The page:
Directed by: Rod Lurie
Starring: Samuel L. Jackson, Josh Hartnett, Kathryn Morris, Dakota Goyo, Alan Alda
Rod Lurie’s Resurrecting the Champ is a competently directed movie from a troublesome screenplay by Michael Bortman and Allison Burnett that just happens to have a performance from Samuel L. Jackson that raises it to improbable heights. Without Jackson—and a little help from Alan Alda and Peter Coyote—this would be another in the long line of instantly forgettable Josh Hartnett vehicles. (OK, so maybe The Black Dahlia wasn’t so forgettable, but that had to do with Brian De Palma and the ferocious delirium of the movie, not Hartnett.) This is truly Jackson’s show, and Jackson is the reason to see the movie. As a story, this fact-based assault on the tear ducts is strictly from the “What profiteth a man if he gain the whole world but loseth his soul?” school of sermonette writing.
Seeing this film, I was reminded of William Wellman’s Nothing Sacred (1937). In that picture Fredric March plays an unscrupulous newsman who specializes in things like passing off a shoeshine man as an Indian potentate. When he learns that a small-town girl (Carole Lombard) is dying of radium poisoning, he drags her to Manhattan and makes sure that there’s not a dry eye in the Big Apple over this tragic figure. The only problem is that she’s not dying of radium poisoning. She was misdiagnosed, but wasn’t about to pass up the chance of a trip to New York and being treated like a queen over such a minor quibble.
Well, in essence, Resurrecting the Champ is the same story—minus the laughs. It does have pages and pages of speech-making about journalistic ethics, not to mention daddy issues. Oh my, yes, this movie has daddy issues like a fourth-floor walk-up on the Lower East Side has roaches. Nearly everybody in the movie seems to have ‘em—and if they don’t, they’re working toward ‘em.
The pitch is this: Erik (Hartnett) is a sports writer, whose stuff is always being buried by his editor, Metz (Alda), because it lacks heart, style and just about anything else. The really bad thing is that Erik’s father (deceased) was a sports writing/broadcasting legend and junior is having a hard time living up to his legacy. Worse, Erik’s more talented wife, Joyce (Kathryn Morris, Mindhunters), has dumped him and taken their son, Teddy (newcomer Dakota Goyo), with her (do you see a kid with daddy issues in Teddy’s future?). But all this changes when Erik rescues a homeless person known as Champ (Jackson) from some frat boys who like to beat him up on an apparently regular basis. Champ tells Erik that he used to be heavyweight contender Bob Satterfield.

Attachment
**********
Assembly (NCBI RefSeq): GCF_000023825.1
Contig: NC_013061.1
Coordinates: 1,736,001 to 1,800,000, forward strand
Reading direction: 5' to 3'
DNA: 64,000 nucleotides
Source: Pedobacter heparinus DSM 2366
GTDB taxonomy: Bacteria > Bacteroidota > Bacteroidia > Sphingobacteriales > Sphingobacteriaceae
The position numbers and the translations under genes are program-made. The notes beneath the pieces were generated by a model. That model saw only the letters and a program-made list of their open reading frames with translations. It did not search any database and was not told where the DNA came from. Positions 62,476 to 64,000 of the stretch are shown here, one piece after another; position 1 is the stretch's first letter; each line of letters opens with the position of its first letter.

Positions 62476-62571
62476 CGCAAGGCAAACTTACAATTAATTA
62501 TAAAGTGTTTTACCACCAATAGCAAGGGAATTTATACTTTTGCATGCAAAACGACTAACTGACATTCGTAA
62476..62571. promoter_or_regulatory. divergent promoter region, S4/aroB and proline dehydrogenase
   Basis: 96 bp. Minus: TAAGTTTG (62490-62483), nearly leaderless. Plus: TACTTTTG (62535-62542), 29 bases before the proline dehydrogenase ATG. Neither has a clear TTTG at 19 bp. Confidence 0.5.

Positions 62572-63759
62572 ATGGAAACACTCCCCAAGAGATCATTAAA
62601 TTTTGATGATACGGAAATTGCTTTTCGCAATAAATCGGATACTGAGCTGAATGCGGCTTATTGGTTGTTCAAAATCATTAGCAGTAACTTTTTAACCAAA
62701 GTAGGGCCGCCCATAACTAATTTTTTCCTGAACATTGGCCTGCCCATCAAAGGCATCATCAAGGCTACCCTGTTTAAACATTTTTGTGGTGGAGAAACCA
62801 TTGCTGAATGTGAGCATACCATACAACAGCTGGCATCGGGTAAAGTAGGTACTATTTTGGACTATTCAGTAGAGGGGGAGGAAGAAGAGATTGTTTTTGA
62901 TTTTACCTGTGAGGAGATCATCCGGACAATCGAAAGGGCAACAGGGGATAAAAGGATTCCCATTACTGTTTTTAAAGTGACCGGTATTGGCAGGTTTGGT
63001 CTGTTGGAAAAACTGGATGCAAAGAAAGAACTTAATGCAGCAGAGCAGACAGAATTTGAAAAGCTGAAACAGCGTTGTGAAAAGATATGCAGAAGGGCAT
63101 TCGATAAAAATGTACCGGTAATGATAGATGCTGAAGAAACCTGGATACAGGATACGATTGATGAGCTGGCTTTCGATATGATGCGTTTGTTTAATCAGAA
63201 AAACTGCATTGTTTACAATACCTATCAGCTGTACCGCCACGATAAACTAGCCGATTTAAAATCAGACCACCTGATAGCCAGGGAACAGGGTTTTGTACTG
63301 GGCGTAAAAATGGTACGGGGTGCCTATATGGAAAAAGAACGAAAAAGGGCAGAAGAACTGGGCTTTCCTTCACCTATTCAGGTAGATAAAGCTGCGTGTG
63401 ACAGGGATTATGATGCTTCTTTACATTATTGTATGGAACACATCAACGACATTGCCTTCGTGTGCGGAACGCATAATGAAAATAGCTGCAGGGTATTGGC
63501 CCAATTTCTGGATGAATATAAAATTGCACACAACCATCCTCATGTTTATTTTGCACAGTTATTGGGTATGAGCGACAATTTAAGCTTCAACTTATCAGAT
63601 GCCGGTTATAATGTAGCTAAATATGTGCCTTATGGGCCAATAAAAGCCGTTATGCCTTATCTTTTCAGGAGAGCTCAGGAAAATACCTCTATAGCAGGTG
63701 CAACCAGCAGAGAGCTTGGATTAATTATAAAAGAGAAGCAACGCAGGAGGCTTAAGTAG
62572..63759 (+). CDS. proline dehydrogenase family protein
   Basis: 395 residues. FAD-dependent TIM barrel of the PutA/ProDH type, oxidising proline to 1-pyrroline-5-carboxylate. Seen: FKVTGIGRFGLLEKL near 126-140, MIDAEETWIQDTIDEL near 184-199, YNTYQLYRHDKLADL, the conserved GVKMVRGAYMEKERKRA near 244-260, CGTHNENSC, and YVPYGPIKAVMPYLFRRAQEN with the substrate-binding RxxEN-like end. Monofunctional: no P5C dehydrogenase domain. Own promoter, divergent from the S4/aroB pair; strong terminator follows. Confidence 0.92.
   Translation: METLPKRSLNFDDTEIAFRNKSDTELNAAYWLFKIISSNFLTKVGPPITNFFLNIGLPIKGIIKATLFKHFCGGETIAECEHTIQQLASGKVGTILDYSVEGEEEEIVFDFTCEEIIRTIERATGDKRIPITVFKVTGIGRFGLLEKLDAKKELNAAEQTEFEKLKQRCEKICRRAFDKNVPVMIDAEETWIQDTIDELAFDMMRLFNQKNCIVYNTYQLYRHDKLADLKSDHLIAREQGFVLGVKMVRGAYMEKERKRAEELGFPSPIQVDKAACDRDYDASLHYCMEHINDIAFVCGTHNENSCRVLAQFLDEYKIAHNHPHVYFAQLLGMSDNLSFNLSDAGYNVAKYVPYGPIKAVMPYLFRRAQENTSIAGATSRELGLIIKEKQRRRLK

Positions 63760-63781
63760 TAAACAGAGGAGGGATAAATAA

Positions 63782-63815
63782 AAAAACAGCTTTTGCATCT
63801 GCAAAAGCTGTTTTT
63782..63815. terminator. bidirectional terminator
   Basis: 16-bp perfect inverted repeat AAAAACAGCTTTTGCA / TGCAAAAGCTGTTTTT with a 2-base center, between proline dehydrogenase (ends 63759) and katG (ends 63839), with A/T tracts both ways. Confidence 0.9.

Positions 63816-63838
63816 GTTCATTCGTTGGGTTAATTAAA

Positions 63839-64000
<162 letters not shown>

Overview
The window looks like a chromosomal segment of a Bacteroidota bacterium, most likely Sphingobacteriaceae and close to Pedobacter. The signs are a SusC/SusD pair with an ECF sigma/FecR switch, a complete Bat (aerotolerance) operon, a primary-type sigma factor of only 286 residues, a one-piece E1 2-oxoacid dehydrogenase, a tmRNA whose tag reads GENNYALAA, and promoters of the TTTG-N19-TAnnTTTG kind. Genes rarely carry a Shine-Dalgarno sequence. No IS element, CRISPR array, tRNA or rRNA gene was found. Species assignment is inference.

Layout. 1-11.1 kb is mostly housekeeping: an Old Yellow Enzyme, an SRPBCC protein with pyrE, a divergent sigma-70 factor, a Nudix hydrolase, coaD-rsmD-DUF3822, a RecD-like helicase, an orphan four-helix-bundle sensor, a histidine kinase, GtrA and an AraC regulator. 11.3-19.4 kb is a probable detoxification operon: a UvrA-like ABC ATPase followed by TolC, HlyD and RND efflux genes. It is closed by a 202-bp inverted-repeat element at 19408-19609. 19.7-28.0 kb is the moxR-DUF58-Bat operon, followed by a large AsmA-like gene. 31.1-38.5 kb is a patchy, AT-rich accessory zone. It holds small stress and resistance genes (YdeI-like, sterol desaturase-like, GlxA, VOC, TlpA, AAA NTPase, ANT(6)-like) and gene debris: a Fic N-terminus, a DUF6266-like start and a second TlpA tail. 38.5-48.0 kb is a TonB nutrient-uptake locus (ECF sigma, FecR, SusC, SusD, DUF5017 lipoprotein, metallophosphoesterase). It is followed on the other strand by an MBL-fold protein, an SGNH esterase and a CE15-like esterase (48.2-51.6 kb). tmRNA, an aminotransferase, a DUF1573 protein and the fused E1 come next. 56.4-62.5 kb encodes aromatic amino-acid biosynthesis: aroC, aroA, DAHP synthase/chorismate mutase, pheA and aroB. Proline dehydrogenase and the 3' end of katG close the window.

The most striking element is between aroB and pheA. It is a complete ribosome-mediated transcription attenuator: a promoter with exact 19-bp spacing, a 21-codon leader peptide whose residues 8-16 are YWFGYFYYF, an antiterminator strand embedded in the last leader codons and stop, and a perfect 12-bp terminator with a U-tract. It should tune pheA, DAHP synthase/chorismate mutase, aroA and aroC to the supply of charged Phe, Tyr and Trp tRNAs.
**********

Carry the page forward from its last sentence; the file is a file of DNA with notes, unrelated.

Erik—despite his supposed sports cred—doesn’t have a clue who Satterfield was, but recognizes a meal ticket when he sees one and sets about lionizing Champ, who of course becomes a celebrity, as does Erik. There’s just one hitch, and we all know what that is. Hell, the trailer spells out the fact that Champ isn’t who he claims to be (well, he’s got daddy issues, too). But Champ figures he’ll be whoever Erik wants him to be for the attention, the respect and a few beers. Possibly he even figures that if Erik is so credulous that he doesn’t even question his veracity, he deserves what he gets. The audience is certainly apt to, since Erik does almost nothing but lie, whine and finagle his way through most of the movie. But hey, it’s not like Erik is some cynical Fredric March newsman, right? After all, he’s got daddy issues.
The rest of the story is an assemblage of ethics speeches and implausible legalities (like overlooking the fact that you can’t be sued for libeling the dead) with even more implausible solutions. All this might work a little better if the film managed to make Hartnett’s character likeable, but it doesn’t. He’s always using or double-crossing someone to get what he wants, and the slightly Cro-Magnon-browed Hartnett doesn’t have enough personal charisma to compensate.
However, there’s this other side to the film: Samuel L. Jackson. Jackson’s Champ is a truly wonderful, utterly believable and fascinating creation. And, to give the writers their due, the character is brilliantly written, but it’s Jackson who brings Champ to life on the screen. He’s at once funny, tragic, pathetic and canny. Decked out in appallingly dirty clothes and dreadlocks and speaking in a raspy whisper of a voice, everything about Jackson feels authentic. Jackson is so good that he makes Hartnett seem interesting when they’re on-screen together. If you can wade through the high-toned moral stance and utter movie-ness of Resurrecting the Champ to get to Jackson’s performance, there at least you’ll find the real deal—and the reason that the movie is worth seeing. Rated PG-13 for some violence and brief language.